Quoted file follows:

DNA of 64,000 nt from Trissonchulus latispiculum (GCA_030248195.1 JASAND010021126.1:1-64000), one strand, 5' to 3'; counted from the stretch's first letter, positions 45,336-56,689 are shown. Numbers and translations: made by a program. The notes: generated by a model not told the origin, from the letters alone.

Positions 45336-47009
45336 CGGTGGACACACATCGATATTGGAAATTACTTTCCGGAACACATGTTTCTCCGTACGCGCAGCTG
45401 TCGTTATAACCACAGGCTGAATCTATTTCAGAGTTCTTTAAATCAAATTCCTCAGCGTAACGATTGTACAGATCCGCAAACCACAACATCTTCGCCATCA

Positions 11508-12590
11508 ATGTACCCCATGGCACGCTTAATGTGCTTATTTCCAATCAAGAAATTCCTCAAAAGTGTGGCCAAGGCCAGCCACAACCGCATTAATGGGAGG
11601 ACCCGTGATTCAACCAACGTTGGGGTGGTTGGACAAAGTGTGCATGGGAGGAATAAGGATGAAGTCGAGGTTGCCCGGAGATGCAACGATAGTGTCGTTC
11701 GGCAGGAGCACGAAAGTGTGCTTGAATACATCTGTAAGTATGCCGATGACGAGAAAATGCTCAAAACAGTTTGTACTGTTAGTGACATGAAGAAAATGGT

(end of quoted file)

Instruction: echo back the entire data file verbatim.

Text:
DNA of 64,000 nt from Trissonchulus latispiculum (GCA_030248195.1 JASAND010021126.1:1-64000), one strand, 5' to 3'; counted from the stretch's first letter, positions 45,336-56,689 are shown. Numbers and translations: made by a program. The notes: generated by a model not told the origin, from the letters alone.

Positions 45336-47009
45336 CGGTGGACACACATCGATATTGGAAATTACTTTCCGGAACACATGTTTCTCCGTACGCGCAGCTG
45401 TCGTTATAACCACAGGCTGAATCTATTTCAGAGTTCTTTAAATCAAATTCCTCAGCGTAACGATTGTACAGATCCGCAAACCACAACATCTTCGCCATCA

Positions 11508-12590
11508 ATGTACCCCATGGCACGCTTAATGTGCTTATTTCCAATCAAGAAATTCCTCAAAAGTGTGGCCAAGGCCAGCCACAACCGCATTAATGGGAGG
11601 ACCCGTGATTCAACCAACGTTGGGGTGGTTGGACAAAGTGTGCATGGGAGGAATAAGGATGAAGTCGAGGTTGCCCGGAGATGCAACGATAGTGTCGTTC
11701 GGCAGGAGCACGAAAGTGTGCTTGAATACATCTGTAAGTATGCCGATGACGAGAAAATGCTCAAAACAGTTTGTACTGTTAGTGACATGAAGAAAATGGT